An exceptionally rich gas coal was found in the Lesmahagow area which, from the 1840's was highly prized for gas production and supplied a few oil works constructed in the area.
"Special Reports of the Minerals Resouces of Great Britain. Vol.XXIV, Cannel Coals", published by the Geological Survey in 1915" states:
"The well-known Lesmahagow Main Gas Coal, which used to be the standard of comparison in the classification of the Scottish cannels and gas coals for trade purposes, is now practically exhausted. It was extensively worked in the Crossford-Auchenheath district, where it was locally associated with a thin blackband ironstone."
"Near Crossford the coal varies from 5 to 20 in. At Auchenheath it averaged 18 in. The Wee Gas Coal or Auchenheath Oil Coal lies 11 or 12 fms. above the Main Gas Coal. It appears to be confined to a limited area in the Auchenheath and Blackwood district. It varies in thickness from 1 to 12 in., and has generally a band of blackband ironstone 3 to 5 in. thick at its base. It was considered a first-class gas coal, but was still more valued as a paraffin oil coal, second only in quality to the Boghead Coal."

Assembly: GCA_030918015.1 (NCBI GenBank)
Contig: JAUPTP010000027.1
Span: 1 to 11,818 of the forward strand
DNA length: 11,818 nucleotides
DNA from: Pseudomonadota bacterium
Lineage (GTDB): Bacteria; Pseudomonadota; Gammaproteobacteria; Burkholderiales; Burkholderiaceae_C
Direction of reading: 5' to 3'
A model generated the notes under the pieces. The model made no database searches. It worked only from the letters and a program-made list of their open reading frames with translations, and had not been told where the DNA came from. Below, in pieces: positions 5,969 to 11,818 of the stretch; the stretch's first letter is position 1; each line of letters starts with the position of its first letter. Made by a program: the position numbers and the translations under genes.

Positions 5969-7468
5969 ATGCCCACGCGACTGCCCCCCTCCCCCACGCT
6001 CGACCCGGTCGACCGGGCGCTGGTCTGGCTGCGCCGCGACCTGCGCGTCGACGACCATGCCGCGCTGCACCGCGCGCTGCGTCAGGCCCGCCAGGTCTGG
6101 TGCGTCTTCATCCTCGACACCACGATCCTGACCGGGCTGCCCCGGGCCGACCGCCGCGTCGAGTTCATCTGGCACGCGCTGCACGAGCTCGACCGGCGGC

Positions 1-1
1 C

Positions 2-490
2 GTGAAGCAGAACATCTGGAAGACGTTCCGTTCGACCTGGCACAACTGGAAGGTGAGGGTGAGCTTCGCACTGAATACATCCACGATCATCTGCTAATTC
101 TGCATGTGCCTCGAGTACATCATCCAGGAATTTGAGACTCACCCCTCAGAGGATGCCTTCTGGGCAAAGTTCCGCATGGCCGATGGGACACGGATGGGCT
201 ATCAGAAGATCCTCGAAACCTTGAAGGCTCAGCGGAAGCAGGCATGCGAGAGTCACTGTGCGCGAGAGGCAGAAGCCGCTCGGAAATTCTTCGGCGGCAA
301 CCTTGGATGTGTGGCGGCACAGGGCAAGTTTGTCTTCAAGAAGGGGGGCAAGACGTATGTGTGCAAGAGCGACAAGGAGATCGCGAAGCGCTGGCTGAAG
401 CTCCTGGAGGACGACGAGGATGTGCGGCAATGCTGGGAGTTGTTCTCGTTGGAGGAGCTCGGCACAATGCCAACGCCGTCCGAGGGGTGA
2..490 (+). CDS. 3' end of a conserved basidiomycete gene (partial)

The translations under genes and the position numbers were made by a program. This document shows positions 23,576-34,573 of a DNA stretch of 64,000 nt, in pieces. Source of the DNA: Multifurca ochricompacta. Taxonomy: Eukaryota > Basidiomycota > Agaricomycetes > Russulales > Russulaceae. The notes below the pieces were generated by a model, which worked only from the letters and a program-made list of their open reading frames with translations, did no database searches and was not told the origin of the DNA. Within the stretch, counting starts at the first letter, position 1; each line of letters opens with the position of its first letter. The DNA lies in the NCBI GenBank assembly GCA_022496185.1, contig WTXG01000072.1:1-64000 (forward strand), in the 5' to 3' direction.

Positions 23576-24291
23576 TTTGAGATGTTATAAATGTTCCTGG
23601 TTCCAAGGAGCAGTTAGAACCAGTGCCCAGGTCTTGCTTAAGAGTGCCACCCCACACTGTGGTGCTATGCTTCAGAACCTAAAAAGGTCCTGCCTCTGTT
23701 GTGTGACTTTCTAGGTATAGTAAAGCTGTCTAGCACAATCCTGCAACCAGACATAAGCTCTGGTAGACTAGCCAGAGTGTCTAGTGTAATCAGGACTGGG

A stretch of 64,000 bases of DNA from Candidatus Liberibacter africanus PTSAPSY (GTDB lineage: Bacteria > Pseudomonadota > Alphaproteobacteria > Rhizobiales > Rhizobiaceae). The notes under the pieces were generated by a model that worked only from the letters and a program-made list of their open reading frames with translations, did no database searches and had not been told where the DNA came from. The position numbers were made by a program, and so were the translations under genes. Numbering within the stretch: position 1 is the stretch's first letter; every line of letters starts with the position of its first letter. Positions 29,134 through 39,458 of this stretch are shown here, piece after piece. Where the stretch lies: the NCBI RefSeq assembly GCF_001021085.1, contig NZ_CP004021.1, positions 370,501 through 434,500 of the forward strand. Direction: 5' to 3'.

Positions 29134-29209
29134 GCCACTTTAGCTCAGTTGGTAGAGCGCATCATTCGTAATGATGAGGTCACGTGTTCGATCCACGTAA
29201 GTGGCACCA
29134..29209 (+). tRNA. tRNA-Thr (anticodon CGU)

"The oil yield is stated to have reached 95 gallons per ton. Its interest is only historic."
A cluster of short-lived oil works in Dalserf parish used the same seam of Kiltongue Musselband shale used in some works in North Lanarkshire. "Special Report..." stated "It was wrought....in the Larkhall district at Swinhill, Kittymuir, and Birkenshaw, where the yield was 23 galls. a ton."